If Winter Comes eBook

Arthur Stuart-Menteth Hutchinson
This eBook from the Gutenberg Project consists of approximately 462 pages of information about If Winter Comes.

She said, “Teach me to be contemptible.”


In those words he had expressed his composition.  What he had not revealed—­that very vividness of sense of what was right (and what was wrong) in his conduct forbidding it—­was the corroding struggle to preserve the path of his duty.  Because of that struggle he kept locked the refuge that Nona was to him in his dismays.  He would have no meetings with her save only such as thrice happy chance and most kind circumstance might apportion.  That was within the capacity of his strength.  He could “at least” (he used to think) prevent his limbs from taking him to her.  But his mind—­his mind turned to her; automatically, when he was off his guard, as a swing door ever to its frame; frantically, when he would abate it, as a prisoned animal against its bars.  By day, by night, in Fortune’s company, in Mabel’s company, in solitude, his mind turned to her.  This was the refuge he kept locked, using the expression and envisaging it.

He used to think, “Of course I fail.  Of course she’s always in my mind.  But while I make the effort to prevent it, while I do sometimes manage to wrench my mind away, I’m keeping fit; I’m able to go on putting up some sort of a fight.  I’m able to help her.”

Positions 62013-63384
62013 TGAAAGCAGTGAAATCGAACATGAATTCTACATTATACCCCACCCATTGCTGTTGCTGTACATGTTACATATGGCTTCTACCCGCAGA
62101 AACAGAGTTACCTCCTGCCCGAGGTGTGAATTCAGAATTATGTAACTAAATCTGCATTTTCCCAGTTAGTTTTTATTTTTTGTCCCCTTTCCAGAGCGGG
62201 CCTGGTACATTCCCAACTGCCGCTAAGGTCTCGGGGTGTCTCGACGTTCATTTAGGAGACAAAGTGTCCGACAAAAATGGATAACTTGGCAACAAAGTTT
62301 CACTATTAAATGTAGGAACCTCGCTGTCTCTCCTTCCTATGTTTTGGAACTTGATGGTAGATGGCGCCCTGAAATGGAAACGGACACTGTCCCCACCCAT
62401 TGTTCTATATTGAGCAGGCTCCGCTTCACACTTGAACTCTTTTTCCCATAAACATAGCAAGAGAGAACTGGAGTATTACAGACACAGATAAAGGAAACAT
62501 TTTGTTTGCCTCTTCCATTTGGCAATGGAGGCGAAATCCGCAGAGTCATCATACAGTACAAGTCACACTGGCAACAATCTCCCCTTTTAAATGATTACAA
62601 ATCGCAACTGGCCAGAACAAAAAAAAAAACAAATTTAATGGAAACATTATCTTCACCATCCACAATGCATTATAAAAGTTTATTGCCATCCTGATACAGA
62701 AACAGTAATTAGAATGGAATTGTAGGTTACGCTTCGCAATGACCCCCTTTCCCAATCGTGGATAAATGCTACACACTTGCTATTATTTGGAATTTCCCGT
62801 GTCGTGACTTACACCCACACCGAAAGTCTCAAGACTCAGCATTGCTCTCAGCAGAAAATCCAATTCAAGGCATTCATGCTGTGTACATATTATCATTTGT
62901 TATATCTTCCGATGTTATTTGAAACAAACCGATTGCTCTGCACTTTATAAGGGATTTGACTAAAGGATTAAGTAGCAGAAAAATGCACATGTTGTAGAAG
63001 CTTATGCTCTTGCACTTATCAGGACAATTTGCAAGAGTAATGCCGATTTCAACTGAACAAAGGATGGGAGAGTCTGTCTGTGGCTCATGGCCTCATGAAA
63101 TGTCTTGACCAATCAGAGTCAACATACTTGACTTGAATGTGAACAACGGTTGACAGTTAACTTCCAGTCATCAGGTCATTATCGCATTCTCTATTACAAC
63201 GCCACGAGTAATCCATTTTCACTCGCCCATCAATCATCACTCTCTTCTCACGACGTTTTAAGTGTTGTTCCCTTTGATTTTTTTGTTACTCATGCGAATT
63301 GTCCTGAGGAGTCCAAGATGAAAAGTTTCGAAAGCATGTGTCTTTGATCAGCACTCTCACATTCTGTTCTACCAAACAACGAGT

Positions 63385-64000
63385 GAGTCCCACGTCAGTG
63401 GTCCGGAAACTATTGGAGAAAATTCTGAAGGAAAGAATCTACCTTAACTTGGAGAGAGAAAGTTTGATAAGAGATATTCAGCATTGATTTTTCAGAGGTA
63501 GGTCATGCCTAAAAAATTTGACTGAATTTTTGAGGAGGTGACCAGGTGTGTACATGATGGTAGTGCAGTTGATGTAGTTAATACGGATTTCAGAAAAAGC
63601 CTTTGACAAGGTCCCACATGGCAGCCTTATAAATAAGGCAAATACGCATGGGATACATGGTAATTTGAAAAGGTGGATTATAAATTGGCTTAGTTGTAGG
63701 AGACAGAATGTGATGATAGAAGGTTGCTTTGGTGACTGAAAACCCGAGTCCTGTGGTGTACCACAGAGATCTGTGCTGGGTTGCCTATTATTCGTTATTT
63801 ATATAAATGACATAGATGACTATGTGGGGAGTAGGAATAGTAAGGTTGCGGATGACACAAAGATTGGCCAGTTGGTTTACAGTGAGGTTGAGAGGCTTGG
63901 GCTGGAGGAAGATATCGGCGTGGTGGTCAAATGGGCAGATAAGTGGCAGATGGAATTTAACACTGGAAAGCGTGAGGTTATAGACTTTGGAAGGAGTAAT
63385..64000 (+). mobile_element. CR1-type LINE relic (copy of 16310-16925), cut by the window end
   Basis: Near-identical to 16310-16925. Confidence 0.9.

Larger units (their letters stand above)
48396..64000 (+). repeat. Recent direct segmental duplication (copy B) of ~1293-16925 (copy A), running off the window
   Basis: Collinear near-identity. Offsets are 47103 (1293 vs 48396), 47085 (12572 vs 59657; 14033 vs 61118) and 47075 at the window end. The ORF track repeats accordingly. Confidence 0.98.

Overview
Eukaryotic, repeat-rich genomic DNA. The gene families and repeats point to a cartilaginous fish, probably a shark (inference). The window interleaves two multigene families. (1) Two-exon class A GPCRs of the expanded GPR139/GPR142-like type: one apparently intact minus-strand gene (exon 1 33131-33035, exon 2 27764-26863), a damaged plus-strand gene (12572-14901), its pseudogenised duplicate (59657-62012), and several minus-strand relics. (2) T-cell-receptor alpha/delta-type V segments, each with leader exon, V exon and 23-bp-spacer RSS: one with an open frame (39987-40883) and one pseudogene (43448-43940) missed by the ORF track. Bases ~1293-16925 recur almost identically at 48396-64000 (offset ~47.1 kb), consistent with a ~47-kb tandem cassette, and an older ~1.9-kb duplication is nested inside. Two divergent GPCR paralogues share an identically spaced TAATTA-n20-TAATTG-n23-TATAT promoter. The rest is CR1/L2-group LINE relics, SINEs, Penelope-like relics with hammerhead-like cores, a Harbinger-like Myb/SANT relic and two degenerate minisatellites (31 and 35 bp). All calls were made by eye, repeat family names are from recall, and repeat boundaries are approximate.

To help her!  But helping her, unfolding before her in his own measured words, as one pronouncing sentence, rectitude’s austere asylum for their pains, watching her while she listened, hearing her gentle acquiescence,—­these were most terrible to his governance upon himself.


He said one day, “You see, there’s this, Nona.  Life’s got one.  We’re in the thing.  All the time you’ve got to go on.  You can’t go back one single second.  What you’ve done, you’ve done.  It may take only a minute in the doing, or in the saying, but it’s done, or said, for all your life, perhaps for the whole of some one else’s life as well.  That’s terrific, Nona.

“Nona, that’s how life gets us; there’s just one way we can get life and that’s by thinking forward before we do a thing.  By remembering that it’s going to be there for always.  What’s in our hearts for one another, Nona, is no hurt to to-morrow or to next year or to twenty years hence, either to our own lives or to any one else’s—­no hurt while it’s only there and not expressed, or acted on.  I’ve never told you what’s in my heart for you, nor you told me what’s in your heart for me.  It must remain like that.  Once that goes, everything goes.  It’s only a question of time after that.  And after that, again, only a question of time before one of us looks back and wishes for the years over again.”

She made the smallest motion of dissent.

Project Gutenberg
If Winter Comes from Project Gutenberg. Public domain.
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